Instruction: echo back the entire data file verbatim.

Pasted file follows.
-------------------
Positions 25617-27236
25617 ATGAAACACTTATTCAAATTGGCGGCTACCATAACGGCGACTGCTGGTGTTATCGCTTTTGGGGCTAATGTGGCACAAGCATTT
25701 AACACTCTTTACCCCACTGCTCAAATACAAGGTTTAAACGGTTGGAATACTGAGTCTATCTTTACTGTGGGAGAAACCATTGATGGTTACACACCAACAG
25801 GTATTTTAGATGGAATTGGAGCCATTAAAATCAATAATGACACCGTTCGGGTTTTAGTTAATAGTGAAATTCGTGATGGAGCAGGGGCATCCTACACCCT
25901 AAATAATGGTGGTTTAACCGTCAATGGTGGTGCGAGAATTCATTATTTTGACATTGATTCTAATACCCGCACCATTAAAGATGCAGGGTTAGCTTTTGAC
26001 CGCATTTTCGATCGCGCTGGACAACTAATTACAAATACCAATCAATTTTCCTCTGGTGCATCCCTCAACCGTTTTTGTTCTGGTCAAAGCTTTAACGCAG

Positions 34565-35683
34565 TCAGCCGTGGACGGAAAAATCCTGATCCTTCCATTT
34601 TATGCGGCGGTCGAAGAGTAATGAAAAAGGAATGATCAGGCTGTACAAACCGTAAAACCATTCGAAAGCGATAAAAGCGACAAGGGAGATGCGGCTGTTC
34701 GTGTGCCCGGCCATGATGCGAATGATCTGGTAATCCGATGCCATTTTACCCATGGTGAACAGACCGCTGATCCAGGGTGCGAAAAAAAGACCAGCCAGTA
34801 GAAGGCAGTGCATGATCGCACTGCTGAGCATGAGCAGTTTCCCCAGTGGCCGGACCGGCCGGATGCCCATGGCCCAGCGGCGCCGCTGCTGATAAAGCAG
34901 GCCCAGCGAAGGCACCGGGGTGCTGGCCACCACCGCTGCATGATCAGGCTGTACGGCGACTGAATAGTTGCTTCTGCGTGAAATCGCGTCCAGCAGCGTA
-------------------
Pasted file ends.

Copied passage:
Positions 25617-27236
25617 ATGAAACACTTATTCAAATTGGCGGCTACCATAACGGCGACTGCTGGTGTTATCGCTTTTGGGGCTAATGTGGCACAAGCATTT
25701 AACACTCTTTACCCCACTGCTCAAATACAAGGTTTAAACGGTTGGAATACTGAGTCTATCTTTACTGTGGGAGAAACCATTGATGGTTACACACCAACAG
25801 GTATTTTAGATGGAATTGGAGCCATTAAAATCAATAATGACACCGTTCGGGTTTTAGTTAATAGTGAAATTCGTGATGGAGCAGGGGCATCCTACACCCT
25901 AAATAATGGTGGTTTAACCGTCAATGGTGGTGCGAGAATTCATTATTTTGACATTGATTCTAATACCCGCACCATTAAAGATGCAGGGTTAGCTTTTGAC
26001 CGCATTTTCGATCGCGCTGGACAACTAATTACAAATACCAATCAATTTTCCTCTGGTGCATCCCTCAACCGTTTTTGTTCTGGTCAAAGCTTTAACGCAG

Positions 34565-35683
34565 TCAGCCGTGGACGGAAAAATCCTGATCCTTCCATTT
34601 TATGCGGCGGTCGAAGAGTAATGAAAAAGGAATGATCAGGCTGTACAAACCGTAAAACCATTCGAAAGCGATAAAAGCGACAAGGGAGATGCGGCTGTTC
34701 GTGTGCCCGGCCATGATGCGAATGATCTGGTAATCCGATGCCATTTTACCCATGGTGAACAGACCGCTGATCCAGGGTGCGAAAAAAAGACCAGCCAGTA
34801 GAAGGCAGTGCATGATCGCACTGCTGAGCATGAGCAGTTTCCCCAGTGGCCGGACCGGCCGGATGCCCATGGCCCAGCGGCGCCGCTGCTGATAAAGCAG
34901 GCCCAGCGAAGGCACCGGGGTGCTGGCCACCACCGCTGCATGATCAGGCTGTACGGCGACTGAATAGTTGCTTCTGCGTGAAATCGCGTCCAGCAGCGTA